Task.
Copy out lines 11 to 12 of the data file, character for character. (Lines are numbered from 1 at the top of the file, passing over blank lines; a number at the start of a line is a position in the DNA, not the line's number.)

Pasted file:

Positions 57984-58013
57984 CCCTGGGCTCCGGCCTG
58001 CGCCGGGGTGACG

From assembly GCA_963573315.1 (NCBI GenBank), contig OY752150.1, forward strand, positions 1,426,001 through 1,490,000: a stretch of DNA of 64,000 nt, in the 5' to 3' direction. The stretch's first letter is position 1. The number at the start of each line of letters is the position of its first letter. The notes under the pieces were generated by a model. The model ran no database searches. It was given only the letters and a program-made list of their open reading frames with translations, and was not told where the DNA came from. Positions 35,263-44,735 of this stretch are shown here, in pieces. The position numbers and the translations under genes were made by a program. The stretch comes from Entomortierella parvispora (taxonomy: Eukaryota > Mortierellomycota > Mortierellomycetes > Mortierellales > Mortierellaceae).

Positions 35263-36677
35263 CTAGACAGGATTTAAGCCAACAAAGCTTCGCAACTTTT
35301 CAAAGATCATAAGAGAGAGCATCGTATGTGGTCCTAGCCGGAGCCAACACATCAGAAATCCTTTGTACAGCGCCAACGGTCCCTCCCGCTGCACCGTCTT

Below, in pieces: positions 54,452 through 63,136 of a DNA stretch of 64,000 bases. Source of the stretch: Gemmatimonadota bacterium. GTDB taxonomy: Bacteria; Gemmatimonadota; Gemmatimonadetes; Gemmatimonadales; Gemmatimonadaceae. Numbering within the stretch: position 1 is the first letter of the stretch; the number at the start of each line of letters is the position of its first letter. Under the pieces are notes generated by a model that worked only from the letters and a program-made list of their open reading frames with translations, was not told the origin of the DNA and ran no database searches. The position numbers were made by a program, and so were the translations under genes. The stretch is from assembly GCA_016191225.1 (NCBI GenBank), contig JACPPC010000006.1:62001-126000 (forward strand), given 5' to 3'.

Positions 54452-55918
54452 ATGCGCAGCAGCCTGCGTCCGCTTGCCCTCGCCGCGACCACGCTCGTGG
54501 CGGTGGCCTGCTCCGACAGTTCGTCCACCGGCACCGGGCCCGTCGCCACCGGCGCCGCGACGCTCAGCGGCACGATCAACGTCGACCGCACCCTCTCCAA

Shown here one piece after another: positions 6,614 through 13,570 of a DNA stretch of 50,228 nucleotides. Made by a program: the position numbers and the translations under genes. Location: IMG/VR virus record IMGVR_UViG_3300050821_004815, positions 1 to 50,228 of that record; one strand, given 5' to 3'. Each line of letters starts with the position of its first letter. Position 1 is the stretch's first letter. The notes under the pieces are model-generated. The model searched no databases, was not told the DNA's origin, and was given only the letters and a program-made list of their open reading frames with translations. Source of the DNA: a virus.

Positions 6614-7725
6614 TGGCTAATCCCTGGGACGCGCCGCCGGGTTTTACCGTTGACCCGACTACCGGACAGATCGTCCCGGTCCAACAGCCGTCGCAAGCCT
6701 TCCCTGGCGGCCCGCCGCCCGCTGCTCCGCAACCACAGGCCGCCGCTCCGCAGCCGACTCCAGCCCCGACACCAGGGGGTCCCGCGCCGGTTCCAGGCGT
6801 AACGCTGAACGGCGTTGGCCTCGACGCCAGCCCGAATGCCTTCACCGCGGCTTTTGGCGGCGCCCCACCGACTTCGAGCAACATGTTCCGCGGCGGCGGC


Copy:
54501 CGGTGGCCTGCTCCGACAGTTCGTCCACCGGCACCGGGCCCGTCGCCACCGGCGCCGCGACGCTCAGCGGCACGATCAACGTCGACCGCACCCTCTCCAA

Shown here one piece after another: positions 6,614 through 13,570 of a DNA stretch of 50,228 nucleotides. Made by a program: the position numbers and the translations under genes. Location: IMG/VR virus record IMGVR_UViG_3300050821_004815, positions 1 to 50,228 of that record; one strand, given 5' to 3'. Each line of letters starts with the position of its first letter. Position 1 is the stretch's first letter. The notes under the pieces are model-generated. The model searched no databases, was not told the DNA's origin, and was given only the letters and a program-made list of their open reading frames with translations. Source of the DNA: a virus.